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Zoom and gloom: Campus dissent silenced amidst pandemic

COVID on Campus report

PHILADELPHIA, Feb. 16, 2021 — As the pandemic cleared out campuses and quieted once-bustling classrooms, experts at the Foundation for Individual Rights in Education expected censorship to take a backseat to the health crisis. But as cases of COVID-19 took off, so too did case submissions from students and faculty nationwide alleging rights violations. 

A new report from FIRE shows how censorship spread during the pandemic, and how the tools higher education used to keep students informed, such as Zoom, aided in silencing dissenting voices.

“One clear lesson from the pandemic is that censorship can have a serious negative impact on public health,” said FIRE Director of Targeted Advocacy Sarah McLaughlin, author of COVID on Campus: The Pandemic’s Impact on Student and Faculty Speech Rights. “COVID-19 requires extensive and, in some cases, unprecedented measures to protect public health. Censorship isn’t one of them.”

Colleges abused their authority in three principal ways:

  1. Issuing unconstitutional gag orders to silence criticism of institutions, including forbidding resident assistants from speaking openly about their safety concerns when they felt institutional policies put their health at risk.
  2. Censoring speech related directly to COVID-19, including forbidding faculty doctors fighting the pandemic from speaking to the media. 
  3. Applying campus measures in the name of public health that threaten individual rights, including tracking attendees of private meetings, forcing students to agree to public health pledges, and blaming the pandemic for censorship of unrelated speech, including — puzzlingly — a virtual play about a gay Charlie Brown.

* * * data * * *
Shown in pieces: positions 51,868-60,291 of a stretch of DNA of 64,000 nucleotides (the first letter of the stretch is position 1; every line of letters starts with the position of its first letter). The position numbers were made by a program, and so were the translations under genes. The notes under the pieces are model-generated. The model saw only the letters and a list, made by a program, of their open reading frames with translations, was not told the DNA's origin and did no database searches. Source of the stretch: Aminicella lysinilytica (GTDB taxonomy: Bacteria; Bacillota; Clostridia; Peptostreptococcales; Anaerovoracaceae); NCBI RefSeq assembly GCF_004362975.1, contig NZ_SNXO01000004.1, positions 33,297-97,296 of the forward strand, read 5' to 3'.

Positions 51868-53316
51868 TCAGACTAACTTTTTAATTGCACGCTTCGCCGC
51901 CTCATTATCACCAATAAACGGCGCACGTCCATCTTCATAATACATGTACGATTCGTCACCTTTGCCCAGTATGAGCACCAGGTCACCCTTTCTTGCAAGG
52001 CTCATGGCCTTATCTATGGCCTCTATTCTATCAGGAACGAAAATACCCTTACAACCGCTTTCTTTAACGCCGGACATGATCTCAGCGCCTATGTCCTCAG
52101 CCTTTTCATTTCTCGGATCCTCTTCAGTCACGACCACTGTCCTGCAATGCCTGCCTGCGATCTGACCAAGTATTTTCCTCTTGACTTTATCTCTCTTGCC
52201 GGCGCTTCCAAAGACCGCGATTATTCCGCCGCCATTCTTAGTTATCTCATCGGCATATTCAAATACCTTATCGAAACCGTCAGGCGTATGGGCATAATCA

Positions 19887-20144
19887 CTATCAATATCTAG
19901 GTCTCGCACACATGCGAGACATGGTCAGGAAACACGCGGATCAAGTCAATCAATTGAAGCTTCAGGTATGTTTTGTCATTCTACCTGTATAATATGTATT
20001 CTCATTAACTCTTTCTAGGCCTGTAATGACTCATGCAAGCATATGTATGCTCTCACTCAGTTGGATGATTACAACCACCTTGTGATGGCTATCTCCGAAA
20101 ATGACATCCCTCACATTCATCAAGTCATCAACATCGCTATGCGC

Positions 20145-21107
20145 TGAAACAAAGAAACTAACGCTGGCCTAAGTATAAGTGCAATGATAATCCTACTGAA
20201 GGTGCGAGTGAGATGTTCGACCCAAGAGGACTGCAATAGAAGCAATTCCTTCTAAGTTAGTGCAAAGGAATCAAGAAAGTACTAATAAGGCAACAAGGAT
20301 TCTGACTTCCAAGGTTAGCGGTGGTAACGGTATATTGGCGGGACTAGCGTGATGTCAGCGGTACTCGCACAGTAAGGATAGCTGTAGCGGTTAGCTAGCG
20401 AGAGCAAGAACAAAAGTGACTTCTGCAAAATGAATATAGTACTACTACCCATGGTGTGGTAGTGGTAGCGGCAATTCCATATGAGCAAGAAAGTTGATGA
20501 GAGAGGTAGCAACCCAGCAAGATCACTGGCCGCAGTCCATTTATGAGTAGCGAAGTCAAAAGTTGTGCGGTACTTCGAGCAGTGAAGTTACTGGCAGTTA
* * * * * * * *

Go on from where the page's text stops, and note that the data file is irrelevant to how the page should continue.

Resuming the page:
As submissions about rights violations skyrocketed, FIRE warned colleges that public health practices must be clear, published, and consistently enforced. 

The report also examines how Zoom is complicit in silencing dissenting voices. Reports accuse the company of closing accounts at the behest of the Chinese government due to their viewpoint. As Americans debate the role of censorship and technology companies, the question remains: In a higher ed landscape dominated by virtual learning, what happens when it is Zoom Video Communications, Inc. that is picking and choosing “appropriate” viewpoints?

“COVID-19 forced education online — and introduced new challenges to free expression,” said McLaughlin. “When we outsource classrooms to internet services like Zoom, we must be prepared for the possibility that they may import censorship.”

The Foundation for Individual Rights in Education (FIRE) is a nonpartisan, nonprofit organization dedicated to defending and sustaining the individual rights of students and faculty members at America’s colleges and universities. These rights include freedom of speech, freedom of association, due process, legal equality, religious liberty, and sanctity of conscience — the essential qualities of liberty.


Katie Kortepeter, Media Relations Associate, FIRE: 215-717-3473;

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